Tuesday, February 8, 2022

The Vocation of Eloquence

What is writing but our attempt to re-articulate what has mostly been said before in forever new ways? If our vocation is eloquence, it is firmly built upon the heightened speech of others who have made the same climb up the ladder of cultivated intelligence. People like Canadian English professor Northrop Frye. The mark of a good author is that we are astonished anew by his revelations when we turn to read them years later.  I recently re-opened his book The Educated Imagination, published in 1964, and based on six talks aired on the radio (a kind of pre-Podcast lecture series). I was mightily impressed by the depth of his thinking and his power of articulation. 


So here I present select passages from his final talk titled The Vocation of Eloquence. Much delicious and nutritious food for thought— enjoy the meal!


• Literature speaks the language of the imagination and the study of literature is supposed to train and improve the imagination. We use our imagination all the time… the choice is between a badly trained imagination and a well-trained one. 


• The fundamental job of the imagination in ordinary life is to produce, out of the society we have to live in, a vision of the society we want to live in… and how to relate the two. 


• The first thing our imagination can do for us when we learn to read and write and talk, is to fight to protect us from falling into the illusions society threatens us with. Those illusions are produced by the social imagination, but it’s an inverted form of imagination, What is creates is the imaginary which is different from the imaginative.

¨• If our only aim is to get by in society, our reactions will become almost completely mechanical. That’s when we resort to clichés. Clichés are the ready-made, prefabricated formulas designed to give those who are too lazy to think the illusion of thinking. 


• In a society which changes rapidly, many things happen that frighten us or make us feel threatened. People who do nothing but accept their social mythology can only try to huddle more closely together when they feel frightened or threatened and their clichés turn hysterical.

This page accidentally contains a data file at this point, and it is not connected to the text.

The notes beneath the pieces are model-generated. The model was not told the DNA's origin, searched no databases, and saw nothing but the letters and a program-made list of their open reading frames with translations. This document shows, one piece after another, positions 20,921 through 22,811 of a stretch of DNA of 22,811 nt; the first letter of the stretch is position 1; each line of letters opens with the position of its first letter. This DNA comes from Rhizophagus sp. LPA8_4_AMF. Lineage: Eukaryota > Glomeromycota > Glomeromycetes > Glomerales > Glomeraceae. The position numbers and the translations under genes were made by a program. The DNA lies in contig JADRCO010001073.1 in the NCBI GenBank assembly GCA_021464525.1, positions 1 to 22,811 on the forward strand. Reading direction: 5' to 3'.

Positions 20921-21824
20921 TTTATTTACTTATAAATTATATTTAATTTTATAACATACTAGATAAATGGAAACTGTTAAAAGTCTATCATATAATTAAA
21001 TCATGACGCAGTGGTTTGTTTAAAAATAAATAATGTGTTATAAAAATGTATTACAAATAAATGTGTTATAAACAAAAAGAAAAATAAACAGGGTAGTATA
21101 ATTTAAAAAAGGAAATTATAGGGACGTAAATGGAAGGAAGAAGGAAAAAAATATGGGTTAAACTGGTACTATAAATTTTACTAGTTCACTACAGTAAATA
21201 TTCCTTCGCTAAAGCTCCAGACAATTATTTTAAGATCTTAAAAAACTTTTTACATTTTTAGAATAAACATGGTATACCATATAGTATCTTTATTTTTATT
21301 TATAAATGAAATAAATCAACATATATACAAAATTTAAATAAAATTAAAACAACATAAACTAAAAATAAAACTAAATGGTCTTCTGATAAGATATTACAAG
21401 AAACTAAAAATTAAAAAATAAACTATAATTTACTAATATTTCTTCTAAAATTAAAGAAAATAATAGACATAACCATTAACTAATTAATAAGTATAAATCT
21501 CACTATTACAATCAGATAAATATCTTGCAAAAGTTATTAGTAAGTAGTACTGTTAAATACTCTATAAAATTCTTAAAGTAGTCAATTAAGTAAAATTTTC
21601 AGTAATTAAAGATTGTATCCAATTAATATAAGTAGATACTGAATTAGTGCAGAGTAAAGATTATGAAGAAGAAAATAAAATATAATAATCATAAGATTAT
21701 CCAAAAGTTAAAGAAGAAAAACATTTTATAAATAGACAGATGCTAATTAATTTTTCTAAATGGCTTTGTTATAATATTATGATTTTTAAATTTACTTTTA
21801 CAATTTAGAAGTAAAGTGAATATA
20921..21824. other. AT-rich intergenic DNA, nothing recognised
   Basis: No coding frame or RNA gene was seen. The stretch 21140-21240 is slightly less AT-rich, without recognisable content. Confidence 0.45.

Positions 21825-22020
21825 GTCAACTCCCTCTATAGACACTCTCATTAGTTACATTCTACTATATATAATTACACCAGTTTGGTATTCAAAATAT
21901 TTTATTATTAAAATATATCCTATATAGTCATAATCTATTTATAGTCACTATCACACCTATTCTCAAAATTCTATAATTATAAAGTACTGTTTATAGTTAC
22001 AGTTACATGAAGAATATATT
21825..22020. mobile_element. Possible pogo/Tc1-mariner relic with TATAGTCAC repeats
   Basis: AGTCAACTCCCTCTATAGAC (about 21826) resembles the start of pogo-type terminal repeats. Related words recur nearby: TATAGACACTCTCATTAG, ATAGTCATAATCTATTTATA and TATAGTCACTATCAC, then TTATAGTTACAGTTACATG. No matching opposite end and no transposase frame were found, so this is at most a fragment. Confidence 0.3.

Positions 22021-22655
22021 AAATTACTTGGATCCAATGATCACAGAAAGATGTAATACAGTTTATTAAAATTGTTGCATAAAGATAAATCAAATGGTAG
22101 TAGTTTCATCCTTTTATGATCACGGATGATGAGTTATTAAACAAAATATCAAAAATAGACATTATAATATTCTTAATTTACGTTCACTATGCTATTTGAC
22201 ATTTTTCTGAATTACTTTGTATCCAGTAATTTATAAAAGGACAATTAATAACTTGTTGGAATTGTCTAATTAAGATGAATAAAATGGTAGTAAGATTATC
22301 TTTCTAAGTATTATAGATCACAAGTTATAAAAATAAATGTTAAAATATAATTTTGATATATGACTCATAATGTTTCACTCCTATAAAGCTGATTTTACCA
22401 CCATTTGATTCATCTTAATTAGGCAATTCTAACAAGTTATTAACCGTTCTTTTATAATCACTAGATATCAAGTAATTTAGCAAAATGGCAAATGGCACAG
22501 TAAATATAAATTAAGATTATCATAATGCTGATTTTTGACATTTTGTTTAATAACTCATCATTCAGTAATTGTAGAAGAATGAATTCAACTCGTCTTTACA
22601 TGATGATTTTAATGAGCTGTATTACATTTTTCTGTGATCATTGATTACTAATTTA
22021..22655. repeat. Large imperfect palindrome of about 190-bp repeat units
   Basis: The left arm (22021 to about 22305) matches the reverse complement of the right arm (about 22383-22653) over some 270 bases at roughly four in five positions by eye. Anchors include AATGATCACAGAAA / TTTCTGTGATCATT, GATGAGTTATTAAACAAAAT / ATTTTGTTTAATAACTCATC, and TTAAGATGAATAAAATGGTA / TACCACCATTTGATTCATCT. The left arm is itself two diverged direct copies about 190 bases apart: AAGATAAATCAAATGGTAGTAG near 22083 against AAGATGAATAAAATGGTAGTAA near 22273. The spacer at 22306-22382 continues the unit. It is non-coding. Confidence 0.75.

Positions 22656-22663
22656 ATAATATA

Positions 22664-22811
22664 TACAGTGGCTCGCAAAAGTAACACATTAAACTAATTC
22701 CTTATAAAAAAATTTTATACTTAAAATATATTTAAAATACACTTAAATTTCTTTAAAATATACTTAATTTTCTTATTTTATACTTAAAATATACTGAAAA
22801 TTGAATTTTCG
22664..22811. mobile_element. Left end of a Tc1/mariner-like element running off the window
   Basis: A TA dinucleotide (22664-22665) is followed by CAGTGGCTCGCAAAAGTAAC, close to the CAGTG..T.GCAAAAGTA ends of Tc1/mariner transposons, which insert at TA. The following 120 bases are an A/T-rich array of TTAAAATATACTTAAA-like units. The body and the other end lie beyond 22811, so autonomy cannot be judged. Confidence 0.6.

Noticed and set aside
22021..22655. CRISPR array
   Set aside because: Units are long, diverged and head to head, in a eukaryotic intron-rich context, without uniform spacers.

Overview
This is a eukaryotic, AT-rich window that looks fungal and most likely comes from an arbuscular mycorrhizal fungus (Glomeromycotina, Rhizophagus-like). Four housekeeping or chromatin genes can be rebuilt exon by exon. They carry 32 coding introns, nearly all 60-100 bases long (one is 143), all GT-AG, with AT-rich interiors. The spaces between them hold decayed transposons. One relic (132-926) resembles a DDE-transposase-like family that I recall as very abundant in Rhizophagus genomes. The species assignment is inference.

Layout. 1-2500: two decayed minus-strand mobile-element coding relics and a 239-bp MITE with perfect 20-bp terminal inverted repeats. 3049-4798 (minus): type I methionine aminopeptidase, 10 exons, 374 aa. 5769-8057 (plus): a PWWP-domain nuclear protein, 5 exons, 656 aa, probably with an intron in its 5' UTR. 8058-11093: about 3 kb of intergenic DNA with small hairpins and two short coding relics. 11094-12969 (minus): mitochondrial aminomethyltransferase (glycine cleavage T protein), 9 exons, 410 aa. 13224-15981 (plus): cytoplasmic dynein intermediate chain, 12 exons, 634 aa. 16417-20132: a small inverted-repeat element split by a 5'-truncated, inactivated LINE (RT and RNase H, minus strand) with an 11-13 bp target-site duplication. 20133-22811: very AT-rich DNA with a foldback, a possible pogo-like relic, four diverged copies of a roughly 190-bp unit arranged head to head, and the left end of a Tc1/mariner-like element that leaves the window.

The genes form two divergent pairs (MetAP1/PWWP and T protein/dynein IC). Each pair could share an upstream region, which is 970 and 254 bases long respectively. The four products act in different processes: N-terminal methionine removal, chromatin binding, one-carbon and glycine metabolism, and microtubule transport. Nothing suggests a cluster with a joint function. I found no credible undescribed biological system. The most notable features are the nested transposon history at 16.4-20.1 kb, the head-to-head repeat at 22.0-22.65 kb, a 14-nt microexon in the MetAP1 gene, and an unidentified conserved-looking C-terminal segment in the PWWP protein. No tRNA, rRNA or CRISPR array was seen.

• The study of language and literature is essential to free speech. We are in a battleground between the speech of a mob and the speech of a free society. One stands for cliché, ready-made ideas and automatic babble and leads us inevitably from illusion into hysteria. There can be no free speech in a mob. 


Nobody is capable of free speech unless he knows how to use language and such knowledge is not a gift; it has to be learned at worked at, like practicing the piano. 


• There’s something in all of us that wants to drift toward a mob, where we can all say the same thing without having to think about it, because everybody is all alike—except people that we can hate or persecute. Every time we use words, we’re either fighting against this tendency of giving in to it. When we fight against it, we’re taking the side of genuine and permanent human civilization. 


• The civilization we live in at present is a gigantic technological structure … it looks very impressive, except that it has no human dignity. For all its wonderful machinery, we know it’s really a crazy ramshackle building and at any time may crash around our ears. We are living in a modern Tower of Babel and what will make it collapse is a confusion of tongues. 


All had originally one language, the myth says. That language is not English or Russian or Chinese—it is the language of human nature, the language that made both Shakespeare and Pushkin authentic poets, that gives a social vision to both Lincoln and Gandhi. It never speaks unless we take the time to listen in leisure, and it speaks only in a voice too quiet for panic to hear. And then all it has to tell us, when we look over the edge of our leaning tower, is that we are not getting any nearer to heaven, and that it is time to return to earth.


Thank you, Northrop Frye. The difference between clichés and genuine free speech, between the imaginary (conspiracy theories!) and the imaginative (art), the need to cultivate and educate the imagination (pay attention, schools!), to listen in leisure (the gift of the pandemic), the inability to truly listen in a state of panic and hysteria and the need to plant our feet firmly on the earth. Good reminders for us all, some 60 years after you spoke them. 


If this was my 5th grade book report, I’d end with: 


“I recommend you read this book.”

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